Societal Crucifixion, Winston Torr’s solo show opened on the 23rd of May and offers the opportunity to discover an impressive body of work. Torr became fascinated with newspapers. Their surface condenses social data. Headlines, news in brief, information, trends of thoughts, worldviews, all are stored in newspapers.
While street artists use the urban surface to express themselves, Torr uses the social surface of newspapers, turning them through a mummification process into something organic. The artist attaches newspapers onto canvases, rips them, and rubs them repeatedly, meditatively, like a ritual. Newspapers are a raw material he paints on; it is a new soil, a composted one, from which the artist extracts individuals. They are not just added onto canvas; it is a whole excavation process. There is a search for preciseness. The appearing human beings are nude, mainly athletic figures, free from all influences, and their contours are represented in 2D with the accuracy of a sculptor. Their naked bodies have been transposed from one world to another. They are not depicted; they are searched, found, and revealed as they truly are. They are saved from a context, a background, an environment, from a society.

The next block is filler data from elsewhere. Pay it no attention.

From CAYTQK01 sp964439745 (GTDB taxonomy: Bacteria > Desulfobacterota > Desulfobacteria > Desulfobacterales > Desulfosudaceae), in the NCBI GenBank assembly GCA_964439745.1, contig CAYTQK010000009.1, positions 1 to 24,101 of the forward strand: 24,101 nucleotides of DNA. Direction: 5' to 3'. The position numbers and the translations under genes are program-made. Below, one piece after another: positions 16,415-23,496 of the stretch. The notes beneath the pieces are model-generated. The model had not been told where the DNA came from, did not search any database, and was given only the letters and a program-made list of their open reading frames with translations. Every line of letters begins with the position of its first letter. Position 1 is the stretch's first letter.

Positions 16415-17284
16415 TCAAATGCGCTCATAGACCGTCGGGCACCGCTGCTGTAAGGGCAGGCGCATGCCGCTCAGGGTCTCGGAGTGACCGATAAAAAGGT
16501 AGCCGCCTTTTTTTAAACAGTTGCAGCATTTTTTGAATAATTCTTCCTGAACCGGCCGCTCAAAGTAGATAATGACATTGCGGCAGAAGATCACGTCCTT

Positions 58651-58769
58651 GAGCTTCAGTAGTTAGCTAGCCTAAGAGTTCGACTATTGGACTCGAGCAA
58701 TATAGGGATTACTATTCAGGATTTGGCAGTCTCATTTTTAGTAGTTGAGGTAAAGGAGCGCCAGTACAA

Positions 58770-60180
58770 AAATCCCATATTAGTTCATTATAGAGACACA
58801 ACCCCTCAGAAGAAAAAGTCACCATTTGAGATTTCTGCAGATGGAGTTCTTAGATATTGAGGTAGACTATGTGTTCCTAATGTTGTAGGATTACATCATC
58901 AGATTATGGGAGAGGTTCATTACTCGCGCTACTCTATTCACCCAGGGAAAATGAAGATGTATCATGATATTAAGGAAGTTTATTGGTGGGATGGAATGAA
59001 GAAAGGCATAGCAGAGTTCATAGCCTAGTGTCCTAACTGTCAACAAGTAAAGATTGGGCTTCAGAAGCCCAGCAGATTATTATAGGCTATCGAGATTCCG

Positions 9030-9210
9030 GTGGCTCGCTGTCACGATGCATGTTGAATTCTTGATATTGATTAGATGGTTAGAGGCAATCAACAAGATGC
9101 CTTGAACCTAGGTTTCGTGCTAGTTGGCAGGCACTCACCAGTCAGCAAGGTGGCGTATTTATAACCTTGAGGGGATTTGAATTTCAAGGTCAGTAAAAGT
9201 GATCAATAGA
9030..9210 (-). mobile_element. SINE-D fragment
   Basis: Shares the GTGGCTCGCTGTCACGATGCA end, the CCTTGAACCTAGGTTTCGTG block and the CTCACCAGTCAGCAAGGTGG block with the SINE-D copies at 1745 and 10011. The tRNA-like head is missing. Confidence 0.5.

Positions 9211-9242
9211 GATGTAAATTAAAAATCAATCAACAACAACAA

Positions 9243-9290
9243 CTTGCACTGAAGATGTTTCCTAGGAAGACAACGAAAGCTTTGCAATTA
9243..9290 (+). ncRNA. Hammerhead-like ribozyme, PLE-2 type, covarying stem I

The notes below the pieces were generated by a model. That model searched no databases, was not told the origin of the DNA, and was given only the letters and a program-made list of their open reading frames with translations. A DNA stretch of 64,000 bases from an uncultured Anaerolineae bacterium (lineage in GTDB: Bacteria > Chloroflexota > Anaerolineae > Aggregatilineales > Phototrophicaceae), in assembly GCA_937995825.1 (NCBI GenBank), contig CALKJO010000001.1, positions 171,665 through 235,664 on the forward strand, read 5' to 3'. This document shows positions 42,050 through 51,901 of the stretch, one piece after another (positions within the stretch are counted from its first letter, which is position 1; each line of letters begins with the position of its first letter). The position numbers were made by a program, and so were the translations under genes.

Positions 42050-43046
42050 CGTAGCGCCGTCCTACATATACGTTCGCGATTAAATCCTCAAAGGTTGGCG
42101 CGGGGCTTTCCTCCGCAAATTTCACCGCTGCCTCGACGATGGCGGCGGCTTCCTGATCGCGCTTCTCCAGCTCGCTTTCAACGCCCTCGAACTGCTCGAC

One can be easily mistaken into thinking of Torr’s work as one of a painter representing the human figure. But the artist’s practice is of another kind; the extraction of individuals. His gesture is also more reminiscent of that of a sculptor. The scarification seems to be part of this search for preciseness, eliminating all that is superfluous. Torr’s starting point is a well-developed world and society whose content he remodels to make human beings appear precisely, free from all social information and influence, rather than model human beings from the texture of a virgin world. It is a reversed genesis.
To see more from Winston Torr go to: www.winstontorr.com
Blog entry by Florence Reidenbach in Berlin; Friday, May 31, 2013.